Saturday, August 16, 2008

How Bollywood achieved gender equality

In an attempt to achieve gender equality in apna filmdom, it has been reported that all our bollywood leading men have been advised of the following fashion guidelines.
  • You will henceforth wax your chest hair and show as much cleavage (if not more) as your heroines. You will of course take full advantage of the one thing you can do in a family movie that your heroines cannot. Go topless! While our Sallu miyan has been the trend setter here, strict warnings have been issued to a certain Kapoor to clean up his act. Here are some illustrative examples.




  • Waxing does not stop with chest hair. You will use the sticky goo until you achieve silky smooth legs comparable to your female leads. Once achieved, those fine legs can be displayed on screen while wearing bottoms of variable lengths.


Better (note: this image also shows how not to cover your legs)


  • You will style your hair to match that of your female co-stars. This will not only help both hero and heroine look alike but also make life so much easier for hair dressers. We understand this will be a difficult rule to follow but have seen boys men who made it happen.

Perfect !

  • You will insist that your director will have at least one song shot on you right after you finish taking a shower and one right after you finish swimming. This has previously been the domain of the lady stars but we have had brave men who have taken up and performed the feats as convincingly as any of those lovely ladies.
  • You will follow a daily cleansing routine comparable to that of the reigning beauty queens. We appreciate his highness Baadshah Khan for setting up a regimen suitable for all you Bollywood stars.
In related news, budding star Riteieiesssh Deshmuuukkkkh has mentioned to a new talk show host that these new fashion rules have helped him get in touch with his feminine side. He was relieved at not having to wear drag ever again.

Happy Rakshabandhan

To the two men...

...who holding my hand walked me through every difficult moment of my life.

...who have answered my phone calls day or night and heard all my rants patiently.

...who always covered up for me when I got myself into silly troubles.

...who kicked my behind when I got complacent.

...who have been a part of all those funny childhood stories.

...who have promised to never make me feel alone.

Happy Raksha bandhan to my two wonderful brothers who mean so much to me!!

Monday, August 11, 2008

Two weddings and a lovely couple

First things first. I need to apologize for the disappearing act. I was away from here because of a combination of travel and laziness. Thanks Dew and Snippets for stopping by to check if everything was alright with me. I was away for the past few days to be a part of a very special wedding. Read on for the details.

The Girl: The eldest of the siblings from a sleepy little town in mid western United States. In addition to being good at school, she was very crafty and took up a lot of artsy projects like sewing, glass staining and knitting. She was a great cook and baked the sweetest of the cakes. In essence she was the kind of girl you wanted to take home to your parents.

The Boy: Eldest of the siblings from one of the IIT-ians churning south Indian city. True to his city's fame, he did well in school, went to IIT, got admitted to a good American University and all that jazz. He looked good, had a lovely personality and was quite charming. In short he was our typical Bollywood chocolate boy.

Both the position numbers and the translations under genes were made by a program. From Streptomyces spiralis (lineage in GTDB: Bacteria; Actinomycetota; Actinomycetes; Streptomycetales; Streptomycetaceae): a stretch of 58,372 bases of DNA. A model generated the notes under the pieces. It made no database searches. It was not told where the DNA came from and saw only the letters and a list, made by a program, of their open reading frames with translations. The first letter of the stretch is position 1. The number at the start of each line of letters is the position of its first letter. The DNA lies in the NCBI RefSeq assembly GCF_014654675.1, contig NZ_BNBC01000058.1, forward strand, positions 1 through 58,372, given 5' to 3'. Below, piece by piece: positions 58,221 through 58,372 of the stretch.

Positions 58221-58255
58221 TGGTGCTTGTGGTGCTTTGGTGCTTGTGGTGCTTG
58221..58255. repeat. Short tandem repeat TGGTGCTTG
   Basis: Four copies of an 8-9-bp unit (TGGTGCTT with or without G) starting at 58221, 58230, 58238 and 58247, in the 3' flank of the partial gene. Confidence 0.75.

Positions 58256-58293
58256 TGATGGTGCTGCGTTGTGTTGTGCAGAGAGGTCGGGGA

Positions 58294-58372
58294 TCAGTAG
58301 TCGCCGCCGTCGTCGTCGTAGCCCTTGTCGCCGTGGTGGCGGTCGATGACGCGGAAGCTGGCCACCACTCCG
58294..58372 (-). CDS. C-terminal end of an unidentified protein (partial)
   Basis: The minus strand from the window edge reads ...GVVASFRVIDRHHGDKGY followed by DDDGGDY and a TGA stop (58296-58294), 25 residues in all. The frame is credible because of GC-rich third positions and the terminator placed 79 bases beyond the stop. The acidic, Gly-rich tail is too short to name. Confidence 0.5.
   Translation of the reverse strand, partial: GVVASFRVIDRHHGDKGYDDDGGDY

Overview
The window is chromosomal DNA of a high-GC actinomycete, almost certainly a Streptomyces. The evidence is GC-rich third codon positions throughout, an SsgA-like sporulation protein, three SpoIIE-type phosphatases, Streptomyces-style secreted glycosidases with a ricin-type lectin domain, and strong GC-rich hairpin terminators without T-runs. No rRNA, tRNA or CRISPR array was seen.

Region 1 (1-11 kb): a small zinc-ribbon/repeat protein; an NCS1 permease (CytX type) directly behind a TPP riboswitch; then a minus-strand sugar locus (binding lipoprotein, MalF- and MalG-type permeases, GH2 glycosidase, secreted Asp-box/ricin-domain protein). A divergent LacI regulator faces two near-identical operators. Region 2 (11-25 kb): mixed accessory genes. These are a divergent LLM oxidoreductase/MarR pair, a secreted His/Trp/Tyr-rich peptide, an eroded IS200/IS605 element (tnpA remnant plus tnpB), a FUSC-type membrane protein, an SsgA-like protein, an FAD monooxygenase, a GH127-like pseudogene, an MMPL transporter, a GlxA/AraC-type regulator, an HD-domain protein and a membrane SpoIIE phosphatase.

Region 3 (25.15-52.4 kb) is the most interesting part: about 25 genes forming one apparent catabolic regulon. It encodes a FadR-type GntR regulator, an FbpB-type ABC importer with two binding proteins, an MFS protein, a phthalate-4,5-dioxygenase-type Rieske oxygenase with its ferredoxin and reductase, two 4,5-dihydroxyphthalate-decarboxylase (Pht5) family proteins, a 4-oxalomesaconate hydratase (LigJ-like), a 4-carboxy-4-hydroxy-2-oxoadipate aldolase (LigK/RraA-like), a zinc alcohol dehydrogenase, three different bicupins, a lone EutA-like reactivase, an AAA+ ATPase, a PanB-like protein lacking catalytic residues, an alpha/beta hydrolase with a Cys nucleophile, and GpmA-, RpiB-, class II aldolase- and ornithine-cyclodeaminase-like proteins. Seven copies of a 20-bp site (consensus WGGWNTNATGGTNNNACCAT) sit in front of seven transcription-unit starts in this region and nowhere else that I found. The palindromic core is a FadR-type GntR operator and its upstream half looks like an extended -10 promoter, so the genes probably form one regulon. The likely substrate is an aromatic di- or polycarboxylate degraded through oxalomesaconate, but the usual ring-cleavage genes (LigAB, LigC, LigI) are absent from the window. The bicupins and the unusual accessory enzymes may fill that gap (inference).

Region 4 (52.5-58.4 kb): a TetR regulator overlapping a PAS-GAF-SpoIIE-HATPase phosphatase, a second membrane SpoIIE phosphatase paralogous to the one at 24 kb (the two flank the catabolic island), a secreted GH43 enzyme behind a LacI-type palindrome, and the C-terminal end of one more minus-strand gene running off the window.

Boy met girl, they started going out pretty soon. Intially they had a lot of fun like every couple does during the honeymoon period. Then their first big test came up. The boy had to meet the girl's family. He went over, met her family and they all seemed to like him. It was then time for her to meet his family. His parents disapproved of her without even meeting her. Obviously, he was ruining their conservative brahmin family values. Knowing about the boy's parents rejection, the girl's parents decided they dont like the boy either. After a lot of persuasion from the boy and the girl, the parents decided to meet each other. Both set of parents met, quarrelled some about whose culture was great, argued about how their grandchildren need to be raised and quarrelled some more about remotely related issues like toilet paper, silk, gold and fastfood. Finally, the parents believed they managed to break off the relationship.

But in true filmy style, after a couple of months of keeping quiet and pretending to have moved on in life, the boy and the girl got back together. They moved to a neutral country in Europe away from both sets of parents and informed them of their decision to get married. The parents had to give in and approve of their relationship. Now, a fresh batch of quarrels broke out about how and where the wedding has to happen. This time, the boy and the girl found an easy way out. They traveled to India and got married in the traditional south Indian Hindu style. The boy's parents were happy. They went back to the US and had a Christian wedding ceremony. The girl's parents were happy too.
I know they are not the first inter-racial couple. I also know their struggles will not end here. Besides the usual hassles of married life, they will have to bear the additional burden of integrating two different cultures in their home, teaching their children about two different religions and living up to the wedding vows they exchanged twice in two different languages. But knowing what I know about them, I think they will do just fine. Please join me to wish my brother and sister-in-law a lifetime of health, happiness, love and courage.